Saturday, June 17, 2017

Welcome to FPGA land

Welcome to FPGA land.. where the processing is faster, the resources more basic, and the number of three or four letter acronyms is huge. FPGA's (Field Programmable Gate Arrays) always fascinated me, but I never had the chance to work with them. Since they are a more application specific and harder to use than microcontrollers it has taken a little longer before they appeared in the hobby-space. Nowadays there are several development board available. Joel Williams did a really nice list of boards on his blog, so I don't have to repeat that. Still, a lot of the boards are $100,- and more, which still is a significant amount of money. Then I bumped into the Numato Labs 'Elbert V2 -Spartan 3A Development board' at only $29,95, which seems like a nice 'lets have go' price.
Getting it connected to my PC was easy. Just plug in the USB cable, and the board immediately starts running it's demo. Windows automatically recognizes and installs it as a USB comport. To use the board you should install the Numato Lab USB CDC Driver, which is available on their website. After downloading and unpacking the driver, just find the USB serial port in Windows Device Manager, right click and select 'Update driver'. Use the 'Browse my computer for drivers' option to point it at the driver you just downloaded and install. The port will now show up with the board name:


This appeared to be the hard part. There is basically just one option to program the Spartan-3 and that is the Xilinx ISE Design Suite. It is free, but it has not been maintained since 2014, so Windows 10 is not officially supported. It's also HUGE. It's nearly 7GB download, and takes up exactly 20GB of disk space after installation. So be prepared to spend at least a day to get everything up and running.
First get the Xilinx WebPack at:
I downloaded the 'All platforms' suite, which comes in 4 separate parts:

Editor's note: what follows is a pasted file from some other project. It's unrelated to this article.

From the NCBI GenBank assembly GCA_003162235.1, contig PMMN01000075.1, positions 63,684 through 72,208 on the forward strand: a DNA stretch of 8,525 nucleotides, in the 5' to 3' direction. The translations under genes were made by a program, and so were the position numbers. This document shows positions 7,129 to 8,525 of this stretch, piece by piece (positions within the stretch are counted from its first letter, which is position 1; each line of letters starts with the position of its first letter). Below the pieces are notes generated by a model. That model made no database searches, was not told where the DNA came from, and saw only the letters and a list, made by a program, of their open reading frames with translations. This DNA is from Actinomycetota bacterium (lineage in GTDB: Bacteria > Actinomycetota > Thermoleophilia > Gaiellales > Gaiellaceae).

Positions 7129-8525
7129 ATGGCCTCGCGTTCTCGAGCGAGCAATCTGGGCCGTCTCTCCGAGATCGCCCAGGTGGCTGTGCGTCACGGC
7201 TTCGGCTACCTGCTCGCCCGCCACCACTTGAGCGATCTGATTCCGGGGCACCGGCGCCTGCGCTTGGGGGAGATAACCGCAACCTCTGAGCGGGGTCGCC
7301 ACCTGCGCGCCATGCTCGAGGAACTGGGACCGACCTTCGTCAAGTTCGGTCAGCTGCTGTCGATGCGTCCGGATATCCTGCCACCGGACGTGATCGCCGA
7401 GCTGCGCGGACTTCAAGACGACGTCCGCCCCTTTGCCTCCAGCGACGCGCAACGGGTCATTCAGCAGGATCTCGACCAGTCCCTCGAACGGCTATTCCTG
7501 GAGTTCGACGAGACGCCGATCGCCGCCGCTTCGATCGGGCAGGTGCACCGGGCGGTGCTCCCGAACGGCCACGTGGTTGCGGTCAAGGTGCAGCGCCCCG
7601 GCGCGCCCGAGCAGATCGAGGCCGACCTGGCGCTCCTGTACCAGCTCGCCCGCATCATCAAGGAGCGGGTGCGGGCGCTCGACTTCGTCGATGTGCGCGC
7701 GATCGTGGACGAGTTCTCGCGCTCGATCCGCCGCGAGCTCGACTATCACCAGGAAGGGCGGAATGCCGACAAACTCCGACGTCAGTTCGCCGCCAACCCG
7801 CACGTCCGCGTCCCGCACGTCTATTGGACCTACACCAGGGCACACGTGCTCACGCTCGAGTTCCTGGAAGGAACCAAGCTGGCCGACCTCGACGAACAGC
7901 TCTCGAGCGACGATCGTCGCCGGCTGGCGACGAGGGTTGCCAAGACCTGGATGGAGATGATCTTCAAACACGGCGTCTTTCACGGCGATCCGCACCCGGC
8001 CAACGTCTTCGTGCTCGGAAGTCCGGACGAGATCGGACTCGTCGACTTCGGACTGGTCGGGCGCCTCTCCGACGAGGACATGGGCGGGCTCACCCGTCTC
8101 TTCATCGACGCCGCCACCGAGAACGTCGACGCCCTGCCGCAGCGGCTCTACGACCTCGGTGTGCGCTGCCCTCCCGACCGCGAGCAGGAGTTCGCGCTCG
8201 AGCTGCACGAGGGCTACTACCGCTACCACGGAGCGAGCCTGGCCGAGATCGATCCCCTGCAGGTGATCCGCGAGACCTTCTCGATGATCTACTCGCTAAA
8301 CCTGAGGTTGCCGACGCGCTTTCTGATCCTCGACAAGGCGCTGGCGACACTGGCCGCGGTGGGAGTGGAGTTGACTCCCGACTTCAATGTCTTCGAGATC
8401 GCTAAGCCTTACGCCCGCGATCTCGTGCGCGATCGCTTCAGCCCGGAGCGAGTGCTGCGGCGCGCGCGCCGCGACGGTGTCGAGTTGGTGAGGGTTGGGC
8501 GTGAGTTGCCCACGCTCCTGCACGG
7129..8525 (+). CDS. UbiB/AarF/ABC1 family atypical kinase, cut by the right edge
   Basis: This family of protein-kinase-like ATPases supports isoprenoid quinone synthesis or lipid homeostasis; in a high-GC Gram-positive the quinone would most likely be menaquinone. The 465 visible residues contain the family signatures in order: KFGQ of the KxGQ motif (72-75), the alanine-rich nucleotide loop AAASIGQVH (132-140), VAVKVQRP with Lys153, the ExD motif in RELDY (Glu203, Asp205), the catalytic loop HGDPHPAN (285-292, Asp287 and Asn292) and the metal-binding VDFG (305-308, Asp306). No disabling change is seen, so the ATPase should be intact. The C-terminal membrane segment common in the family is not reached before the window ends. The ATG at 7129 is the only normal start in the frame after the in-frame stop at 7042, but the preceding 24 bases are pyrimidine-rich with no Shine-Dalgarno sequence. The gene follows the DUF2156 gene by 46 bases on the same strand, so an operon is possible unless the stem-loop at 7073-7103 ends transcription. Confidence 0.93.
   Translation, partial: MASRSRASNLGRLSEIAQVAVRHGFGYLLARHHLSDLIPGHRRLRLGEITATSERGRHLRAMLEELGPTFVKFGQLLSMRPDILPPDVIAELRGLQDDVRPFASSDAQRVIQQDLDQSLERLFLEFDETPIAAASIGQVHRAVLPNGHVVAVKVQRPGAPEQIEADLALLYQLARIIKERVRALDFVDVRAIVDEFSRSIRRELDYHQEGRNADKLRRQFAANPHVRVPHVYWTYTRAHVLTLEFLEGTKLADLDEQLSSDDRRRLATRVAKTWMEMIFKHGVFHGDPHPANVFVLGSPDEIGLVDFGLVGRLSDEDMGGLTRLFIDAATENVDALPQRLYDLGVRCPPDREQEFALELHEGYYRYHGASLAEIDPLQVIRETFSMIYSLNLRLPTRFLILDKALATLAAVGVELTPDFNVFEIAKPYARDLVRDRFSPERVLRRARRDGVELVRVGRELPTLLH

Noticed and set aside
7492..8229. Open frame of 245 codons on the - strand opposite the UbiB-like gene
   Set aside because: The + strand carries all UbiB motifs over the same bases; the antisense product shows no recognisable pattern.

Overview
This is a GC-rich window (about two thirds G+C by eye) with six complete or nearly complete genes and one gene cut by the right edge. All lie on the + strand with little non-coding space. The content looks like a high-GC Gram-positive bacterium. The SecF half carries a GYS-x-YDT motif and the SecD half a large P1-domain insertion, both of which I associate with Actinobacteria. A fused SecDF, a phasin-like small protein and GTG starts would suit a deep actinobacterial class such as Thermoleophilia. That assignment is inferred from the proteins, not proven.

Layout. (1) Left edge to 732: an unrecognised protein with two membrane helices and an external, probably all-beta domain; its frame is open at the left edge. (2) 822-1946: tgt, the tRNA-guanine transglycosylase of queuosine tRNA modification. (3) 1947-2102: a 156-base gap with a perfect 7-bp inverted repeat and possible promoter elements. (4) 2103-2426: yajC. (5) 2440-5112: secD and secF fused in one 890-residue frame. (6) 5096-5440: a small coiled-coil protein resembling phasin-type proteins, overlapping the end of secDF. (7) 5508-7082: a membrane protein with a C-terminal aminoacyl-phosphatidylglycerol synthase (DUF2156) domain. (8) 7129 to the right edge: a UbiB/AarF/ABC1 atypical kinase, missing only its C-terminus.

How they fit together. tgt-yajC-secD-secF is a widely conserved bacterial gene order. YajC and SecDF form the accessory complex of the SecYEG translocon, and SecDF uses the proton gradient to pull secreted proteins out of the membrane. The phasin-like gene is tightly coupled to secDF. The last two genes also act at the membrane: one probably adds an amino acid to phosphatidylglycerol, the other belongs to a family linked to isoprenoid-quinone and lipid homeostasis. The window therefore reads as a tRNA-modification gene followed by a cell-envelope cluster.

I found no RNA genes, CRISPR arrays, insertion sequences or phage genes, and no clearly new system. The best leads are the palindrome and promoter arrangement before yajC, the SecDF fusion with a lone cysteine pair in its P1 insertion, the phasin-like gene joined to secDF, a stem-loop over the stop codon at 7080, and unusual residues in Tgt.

But further down the page there are also complete installers for either Windows or Linux.
All together this is 7 GB download, so you'll need some patience here.
If you downloaded the four parts as shown above, unzip only the first one (the one that ends in .zip, all the others have an extra .zx extension). This will create the file 'xsetup.exe'. Just click this to start the setup process. Which also takes at least an hour, so again: be patient.
After installation you will have to run the 'settings64.bat' file to setup the environment variables, which is in C:\Xilinx\14.7\ISE_DS.
Then click the ISE Design icon on your desktop to start the program..or not. On my machine it started, but crashed with the message: '_pn.exe stopped working'. The Xilinx forum came up with the following solution:

For everyone trying to use Xilinx ISE 14.5 in Windows 8 x64.
Rename libPortability.dll to libPortability.dll.orig, and copy libPortabilityNOSH.dll to libPortability.dll.

Do this in:

C:\Xilinx\14.5\ISE_DS\common\lib\nt64 (copy dll from first location)

 This turns off SmartHeap.

OK. So we'll have to do without the SmartHeap, whatever that is. But now the program indeed starts fine, also on my Windows 10 machine.
Next step is to acquire a license. The software points you at the right page on the Xilinx website, where you'll have to register again, select the required license and have this key mailed to you. This can be imported into the software, and finally we can start doing some real work...